Advanced analytics and big data are fundamentally changing actuarial work. Today's actuaries no longer have to follow the traditional methods, calculating reserves based on aggregate data patterns. Instead, robust software and vast computational power have unlocked new methods and models, including analyzing individual claim and policy data in real time.
For fresh graduates and the top actuaries in the field, this reality is the new normal – and the impacts of this change are being felt throughout the industry and beyond. Harnessing the power of these new technologies, actuaries are more in demand than ever before, taking on new roles, working for new types of firms, and shaping the innovation agenda.
Growth of non-traditional actuarial work
Where once actuaries were employed primarily by insurance firms, it is increasingly common to see actuaries working for a wide range of non-traditional companies. Actuaries' key skillsets are in hot demand across a number of industries – especially technology.
One key example is that of technology companies developing ridesharing businesses and self-driving cars. For a long while the focus of firms such as Google and Uber was on the technological challenge of creating an AI-controlled vehicle that can safely navigate the streets. Yet now that self-driving cars are becoming more viable and ridesharing is widespread, tech firms are facing different kinds of problems – ones surrounding risk assessment, risk management, and liability. Actuaries are the perfect choice to analyze and help manage these risks as they develop.
As the world becomes ever more data-driven, a wide range of organizations understand the value that actuaries and data scientists contribute. From jobs at hedge funds and investment banks, even to unexpected roles at a waste management firm, today's actuarial talent has access to a wealth of opportunities.
The evolving role of the actuary in insurance
Even in insurance, the actuary's traditional home, it is becoming more common for actuaries to work in non-traditional roles and contribute to other areas of the business. For example, in some firms actuaries are modeling the sales and distribution process to identify the characteristics of the most effective agents in particular geographies, innovating in the use of big data produced by telematics devices in vehicles, or contributing to the claims process by doing a claim-by-claim analysis to identify which claims have risks of exceeding the expected payment. Most insurers also have actuaries embedded in product management, claims, and individual global risk underwriting.
Not only has technology enabled new methods of statistical analysis, but technology is also helping actuaries in other ways. Use of Robotic Process Automation (RPA) within the insurance space is automating routine tasks such as moving and reconciling data, freeing up actuaries' time and energy to focus on higher-value activities. The result is not only more rewarding work for the individual, but also more effective use of internal resources for the firm.
Actuaries and insurance innovation
Another evolving role for actuaries is as a contributor to the insurance innovation agenda. Today, insurtech innovations are reinventing how insurance risk is addressed. Companies are reconsidering where, when, and how they deliver insurance products, from apps to telematics and per-use coverage.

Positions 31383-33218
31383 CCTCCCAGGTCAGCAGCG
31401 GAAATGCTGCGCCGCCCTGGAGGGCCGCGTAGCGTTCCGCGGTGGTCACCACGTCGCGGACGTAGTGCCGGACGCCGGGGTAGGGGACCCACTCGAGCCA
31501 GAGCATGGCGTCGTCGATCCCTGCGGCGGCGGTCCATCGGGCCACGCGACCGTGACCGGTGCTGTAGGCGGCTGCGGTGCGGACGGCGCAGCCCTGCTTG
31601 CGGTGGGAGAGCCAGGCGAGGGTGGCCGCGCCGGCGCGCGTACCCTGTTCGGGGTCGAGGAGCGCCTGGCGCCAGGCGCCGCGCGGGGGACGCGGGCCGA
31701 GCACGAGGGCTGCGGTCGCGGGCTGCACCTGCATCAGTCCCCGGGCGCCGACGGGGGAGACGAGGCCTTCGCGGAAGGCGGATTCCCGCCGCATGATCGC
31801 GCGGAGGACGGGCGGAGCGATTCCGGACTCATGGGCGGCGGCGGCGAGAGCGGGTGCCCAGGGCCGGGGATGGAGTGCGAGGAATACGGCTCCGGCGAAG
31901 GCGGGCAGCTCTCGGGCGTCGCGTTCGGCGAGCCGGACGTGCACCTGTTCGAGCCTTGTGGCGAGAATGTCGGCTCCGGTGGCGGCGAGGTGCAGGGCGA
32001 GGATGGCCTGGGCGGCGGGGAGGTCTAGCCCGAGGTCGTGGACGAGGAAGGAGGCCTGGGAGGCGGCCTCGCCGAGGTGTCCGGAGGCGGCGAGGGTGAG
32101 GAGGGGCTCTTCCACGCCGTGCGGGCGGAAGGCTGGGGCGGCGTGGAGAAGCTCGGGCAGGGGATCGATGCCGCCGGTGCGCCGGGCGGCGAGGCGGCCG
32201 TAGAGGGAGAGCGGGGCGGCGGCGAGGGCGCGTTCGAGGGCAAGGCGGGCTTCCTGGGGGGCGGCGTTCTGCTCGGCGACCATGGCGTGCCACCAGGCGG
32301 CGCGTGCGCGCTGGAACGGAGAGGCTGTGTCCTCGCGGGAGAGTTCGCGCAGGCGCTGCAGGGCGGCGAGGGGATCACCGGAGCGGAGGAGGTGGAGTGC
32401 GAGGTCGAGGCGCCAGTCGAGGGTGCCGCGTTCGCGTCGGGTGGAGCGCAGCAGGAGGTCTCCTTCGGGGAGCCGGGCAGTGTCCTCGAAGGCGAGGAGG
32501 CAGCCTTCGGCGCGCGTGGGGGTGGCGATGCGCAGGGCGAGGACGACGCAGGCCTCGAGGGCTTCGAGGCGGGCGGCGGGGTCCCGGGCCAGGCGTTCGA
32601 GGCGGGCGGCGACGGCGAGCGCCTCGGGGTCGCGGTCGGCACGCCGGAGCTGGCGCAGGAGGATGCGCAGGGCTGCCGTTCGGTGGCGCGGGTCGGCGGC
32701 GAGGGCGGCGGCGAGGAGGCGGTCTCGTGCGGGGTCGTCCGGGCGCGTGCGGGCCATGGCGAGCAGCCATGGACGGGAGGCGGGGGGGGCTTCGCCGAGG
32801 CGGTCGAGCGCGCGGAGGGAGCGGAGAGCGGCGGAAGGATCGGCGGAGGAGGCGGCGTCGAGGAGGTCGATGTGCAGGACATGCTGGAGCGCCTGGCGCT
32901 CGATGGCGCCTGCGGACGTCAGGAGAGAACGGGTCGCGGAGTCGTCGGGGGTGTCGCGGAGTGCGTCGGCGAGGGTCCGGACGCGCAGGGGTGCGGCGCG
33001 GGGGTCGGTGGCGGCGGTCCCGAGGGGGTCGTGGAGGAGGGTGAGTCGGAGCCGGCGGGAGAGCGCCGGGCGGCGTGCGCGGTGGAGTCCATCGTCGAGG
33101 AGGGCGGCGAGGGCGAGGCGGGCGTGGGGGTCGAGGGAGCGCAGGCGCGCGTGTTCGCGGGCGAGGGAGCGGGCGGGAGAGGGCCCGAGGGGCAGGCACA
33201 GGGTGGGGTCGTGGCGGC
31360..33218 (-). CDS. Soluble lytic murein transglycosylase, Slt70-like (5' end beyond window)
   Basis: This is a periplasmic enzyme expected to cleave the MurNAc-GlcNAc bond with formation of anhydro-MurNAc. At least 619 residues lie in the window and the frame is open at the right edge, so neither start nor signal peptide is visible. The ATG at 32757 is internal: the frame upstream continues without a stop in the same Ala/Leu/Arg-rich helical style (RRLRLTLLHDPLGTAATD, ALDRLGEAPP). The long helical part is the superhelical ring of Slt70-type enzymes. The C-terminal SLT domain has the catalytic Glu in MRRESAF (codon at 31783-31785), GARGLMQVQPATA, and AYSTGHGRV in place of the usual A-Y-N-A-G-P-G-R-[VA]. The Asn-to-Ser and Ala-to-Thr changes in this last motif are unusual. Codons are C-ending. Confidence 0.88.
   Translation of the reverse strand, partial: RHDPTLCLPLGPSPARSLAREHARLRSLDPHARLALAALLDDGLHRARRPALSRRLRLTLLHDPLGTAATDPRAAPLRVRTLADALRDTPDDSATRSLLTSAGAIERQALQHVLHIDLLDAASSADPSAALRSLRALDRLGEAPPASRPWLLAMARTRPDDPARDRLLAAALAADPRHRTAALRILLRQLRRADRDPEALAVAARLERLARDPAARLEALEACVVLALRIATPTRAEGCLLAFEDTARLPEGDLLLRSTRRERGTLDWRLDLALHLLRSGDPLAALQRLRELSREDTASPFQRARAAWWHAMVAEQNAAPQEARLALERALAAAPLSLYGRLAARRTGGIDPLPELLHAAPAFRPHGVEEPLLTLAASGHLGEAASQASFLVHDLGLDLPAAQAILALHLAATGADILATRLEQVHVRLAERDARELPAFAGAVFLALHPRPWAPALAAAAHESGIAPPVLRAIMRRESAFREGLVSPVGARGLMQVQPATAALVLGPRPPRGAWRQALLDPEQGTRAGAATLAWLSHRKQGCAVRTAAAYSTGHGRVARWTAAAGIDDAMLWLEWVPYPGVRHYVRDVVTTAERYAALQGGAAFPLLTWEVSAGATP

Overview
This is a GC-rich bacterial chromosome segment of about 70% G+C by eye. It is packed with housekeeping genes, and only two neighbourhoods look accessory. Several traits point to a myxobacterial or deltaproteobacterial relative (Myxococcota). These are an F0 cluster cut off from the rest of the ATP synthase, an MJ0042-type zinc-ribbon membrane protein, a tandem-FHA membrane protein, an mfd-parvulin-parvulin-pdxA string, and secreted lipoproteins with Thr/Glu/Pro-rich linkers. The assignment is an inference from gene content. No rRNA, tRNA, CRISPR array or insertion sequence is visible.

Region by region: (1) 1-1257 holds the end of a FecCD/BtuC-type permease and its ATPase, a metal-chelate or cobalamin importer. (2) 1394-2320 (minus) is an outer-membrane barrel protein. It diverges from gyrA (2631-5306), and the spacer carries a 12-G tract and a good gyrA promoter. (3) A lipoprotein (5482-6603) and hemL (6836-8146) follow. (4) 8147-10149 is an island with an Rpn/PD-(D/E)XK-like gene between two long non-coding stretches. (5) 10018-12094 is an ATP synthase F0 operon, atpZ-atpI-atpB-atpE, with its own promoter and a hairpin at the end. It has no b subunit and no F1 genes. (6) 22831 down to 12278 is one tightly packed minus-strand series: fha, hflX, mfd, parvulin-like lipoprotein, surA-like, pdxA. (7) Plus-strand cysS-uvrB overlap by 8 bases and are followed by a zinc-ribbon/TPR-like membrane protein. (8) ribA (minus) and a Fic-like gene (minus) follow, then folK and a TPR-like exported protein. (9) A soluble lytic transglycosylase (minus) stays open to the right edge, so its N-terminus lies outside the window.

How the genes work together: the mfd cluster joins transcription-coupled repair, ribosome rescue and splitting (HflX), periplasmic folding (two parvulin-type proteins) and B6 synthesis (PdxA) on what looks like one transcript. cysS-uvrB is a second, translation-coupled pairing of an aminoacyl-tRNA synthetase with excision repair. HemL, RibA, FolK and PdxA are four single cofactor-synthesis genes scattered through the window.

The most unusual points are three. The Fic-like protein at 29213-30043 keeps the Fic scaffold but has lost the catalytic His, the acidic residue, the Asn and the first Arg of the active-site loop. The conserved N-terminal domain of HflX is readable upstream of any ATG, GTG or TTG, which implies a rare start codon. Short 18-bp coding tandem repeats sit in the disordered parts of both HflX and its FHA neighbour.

The question of how to assess and mitigate risk become increasingly complex when looking at innovations such as renting cars through a phone app, using a rideshare, or taking a trip in an autonomous vehicle. This is where actuaries can best contribute. Given not only new tools but also a new mindset on how to analyze risk, actuaries are helping to shape how companies create products, assess the potential market, and bringing these innovations to that market.
Advice for the road ahead
Competition is increasing in the actuarial space, and both the financial institutions that employ actuaries, and actuaries themselves should take action now to be well positioned to succeed in coming years.
For financial institutions that employ actuaries, invest in training. While fresh graduates may have technological knowledge as a second nature, technology continues to evolve at a rapid pace. Ongoing investment in training and skill upgrades will be required to keep your people current, help elevate your existing actuarial staff, and assist you in competing for increasingly in-demand talent.
For actuaries, develop a forward-looking view and take individual initiative. Regardless of where you work, do not rely on your employer to shape your career. Find opportunities to advance and hone your skills, pursue innovation within the workplace, and do not be afraid to pursue non-traditional jobs or work for non-traditional companies.
The bar for actuaries is being raised, not only in terms of what companies want but what actuaries can deliver. Innovation, technology, and inventive thinking are key to the actuarial workforce of the future – and those that choose not to pursue this path risk obsolescence.
Article originally published in The Digital Insurer's December newsletter: Shaping the actuarial workforce of the future.